“Governor-elect Youngkin’s proposal to remove Virginia from RGGI would be catastrophic to our commonwealth’s, region’s, and nation’s efforts to ensure a habitable world for future generations,” they said. “We only have one world—with Hampton Roads perpetually flooded, the Chesapeake Bay’s future at risk, and Virginians’ health declining, there is no time left to play politics with Mother Nature.”

This is a breaking news story. It will be updated as more information is available. 

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VCUarts renames Fine Arts Building for first African American dean, Dr. Murry N. DePillars

In a ceremony Thursday, VCU unveiled the newly-renamed Murry N. DePillars Building and celebrated the life and legacy of the former dean, professional painter, and art historian whose leadership helped the school emerge as one of the largest art schools in the country.

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Virginia Commonwealth University School of the Arts (VCUarts) has renamed its Fine Arts Building for its first dean.

In a ceremony Thursday, VCU unveiled the newly-renamed Murry N. DePillars Building and celebrated the life and legacy of the former dean, professional painter, and art historian whose leadership helped the school emerge as one of the largest art schools in the country.

During the ceremony, VCU President Michael Rao, VCUarts Dean Carmenita Higginbotham, and Mrs. Mary DePillars, widow of the building’s namesake, gave commemoration remarks in the building’s atrium.

DePillars served as dean of VCUarts from 1976-1995, cultivating a period of immense growth and development and whose artwork and research have been exhibited and published throughout the country. He was also a major contributor to the Black Arts Movement, creating bold and daring depictions of what it meant to be Black in America, and was a founding member of the Chicago-based Black artists’ collective AfriCOBRA.

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Patrick Patrong named VMFA’s new Chief Diversity Officer

As Chief Diversity Officer, Assistant Deputy Director for Equity, Diversity & Inclusion and HR Strategic Initiatives, Patrong will assist in leading EDIA strategies defined in VMFA’s 2021-2025 Strategic Plan and co-lead the museum’s commitment to the ONE Virginia Plan recently launched by the Governor’s Office of Diversity, Equity and Inclusion (ODEI) and Department of Human Resource Management (DHRM).

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The Virginia Museum of Fine Arts (VMFA) has announced the appointment of Patrick Patrong to the position of Chief Diversity Officer, Assistant Deputy Director for Equity, Diversity & Inclusion and HR Strategic Initiatives. Patrong comes to VMFA with more than 25 years of experience as a public service leader.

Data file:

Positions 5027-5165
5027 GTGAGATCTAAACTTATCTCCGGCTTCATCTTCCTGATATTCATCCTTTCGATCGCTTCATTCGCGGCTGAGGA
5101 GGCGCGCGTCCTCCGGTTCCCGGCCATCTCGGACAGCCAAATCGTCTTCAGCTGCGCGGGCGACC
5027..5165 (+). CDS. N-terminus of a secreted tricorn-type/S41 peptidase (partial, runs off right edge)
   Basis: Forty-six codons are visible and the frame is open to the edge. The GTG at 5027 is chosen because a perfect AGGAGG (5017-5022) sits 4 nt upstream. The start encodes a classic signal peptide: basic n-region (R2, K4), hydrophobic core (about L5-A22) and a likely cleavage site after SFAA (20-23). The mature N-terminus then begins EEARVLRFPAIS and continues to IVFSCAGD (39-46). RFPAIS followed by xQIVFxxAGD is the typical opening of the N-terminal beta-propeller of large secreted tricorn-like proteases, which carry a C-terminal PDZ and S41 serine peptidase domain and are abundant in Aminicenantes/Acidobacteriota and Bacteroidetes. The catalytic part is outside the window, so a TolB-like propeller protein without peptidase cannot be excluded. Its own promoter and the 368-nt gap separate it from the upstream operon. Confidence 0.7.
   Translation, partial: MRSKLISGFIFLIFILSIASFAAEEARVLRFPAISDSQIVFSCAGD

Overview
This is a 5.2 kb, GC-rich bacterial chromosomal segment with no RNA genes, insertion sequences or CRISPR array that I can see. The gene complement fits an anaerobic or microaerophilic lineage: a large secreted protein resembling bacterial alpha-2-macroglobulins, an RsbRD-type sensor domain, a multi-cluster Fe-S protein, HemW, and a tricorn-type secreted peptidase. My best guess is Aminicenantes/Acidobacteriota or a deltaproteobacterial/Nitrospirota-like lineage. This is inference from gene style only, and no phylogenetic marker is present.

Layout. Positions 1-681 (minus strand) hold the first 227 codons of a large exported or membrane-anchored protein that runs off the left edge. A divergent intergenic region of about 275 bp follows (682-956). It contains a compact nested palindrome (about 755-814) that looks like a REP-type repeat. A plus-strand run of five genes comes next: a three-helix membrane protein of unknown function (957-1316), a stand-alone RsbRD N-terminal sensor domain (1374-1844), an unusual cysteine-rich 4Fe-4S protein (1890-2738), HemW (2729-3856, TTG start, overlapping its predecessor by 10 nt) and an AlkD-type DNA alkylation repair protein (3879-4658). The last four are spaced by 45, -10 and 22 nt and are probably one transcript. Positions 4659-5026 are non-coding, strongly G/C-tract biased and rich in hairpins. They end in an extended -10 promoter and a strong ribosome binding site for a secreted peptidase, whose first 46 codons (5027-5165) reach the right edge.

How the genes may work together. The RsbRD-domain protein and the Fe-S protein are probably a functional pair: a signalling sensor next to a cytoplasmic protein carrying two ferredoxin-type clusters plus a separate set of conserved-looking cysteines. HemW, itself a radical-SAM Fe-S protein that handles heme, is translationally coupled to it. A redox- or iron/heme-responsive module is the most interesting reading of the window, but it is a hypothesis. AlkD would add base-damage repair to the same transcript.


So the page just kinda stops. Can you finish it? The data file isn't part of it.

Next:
Currently the lead facilitator for his consulting firm, Patrong Enterprises, Inc., he has also worked as Construction Training Manager for the Virginia Department of Transportation and Director of the Training, Education and Exercise Division for the Virginia Department of Emergency Management. In addition, he led organizational diversity initiatives for seven professional schools of the University of Maryland, Baltimore, while serving as Director of Organization and Employee Development.

“Patrick has a solid background in implementing and managing diversity programs at several agencies in the public sector. We are delighted to have someone with his extensive experience joining the museum’s human resources team,” said Alex Nyerges, VMFA’s Director and CEO. “Patrick will play a leading role taking VMFA’s EDIA initiatives to the next level and ensuring that the values of equity, diversity, inclusion and accessibility are fully integrated into everything the museum does and shared with all VMFA employees.”

As Chief Diversity Officer, Assistant Deputy Director for Equity, Diversity & Inclusion and HR Strategic Initiatives, Patrong will assist in leading EDIA strategies defined in VMFA’s 2021-2025 Strategic Plan and co-lead the museum’s commitment to the ONE Virginia Plan recently launched by the Governor’s Office of Diversity, Equity and Inclusion (ODEI) and Department of Human Resource Management (DHRM).

For more than a decade, VMFA has actively worked to diversify its collection, exhibitions, staff and audience. Building on the success of its previous strategic plan, the museum strives to become a more vibrant, inclusive cultural leader. The museum’s current strategic plan demonstrates its commitment to the principles of equity, diversity, inclusion and accessibility. VMFA’s vision is to be an institution that empowers all Virginians — through art and creativity — to reflect and connect to each other, their communities and the wider world.

“I am excited to join the Virginia Museum of Fine Arts team, to work with employees and the museum’s community on expanding the institutional EDIA initiatives. VMFA’s diverse organizational culture already has unique advantages when it comes to attracting diverse staff and visitors and developing museum exhibitions, art collections and programs that appeal to diverse communities,” said Patrong. “Communication, idea generation, creativity and connectivity are all enhanced through engagement with the museum’s representative communities.”

“Patrick’s knowledge and experience will help VMFA continue to advance towards instilling EDIA values and practices, becoming a more valuable and relevant community resource, and providing even greater access to the arts for all people in the Commonwealth,” said Kimberly Wilson, VMFA’s Chief Operating Officer and CHRO/Deputy Director for Human Resource Services, Museum Operations and Volunteers.

Patrong will begin his position at VMFA on July 26. For more information about VMFA’s strategic plan and EDIA initiatives visit www.VMFA.museum.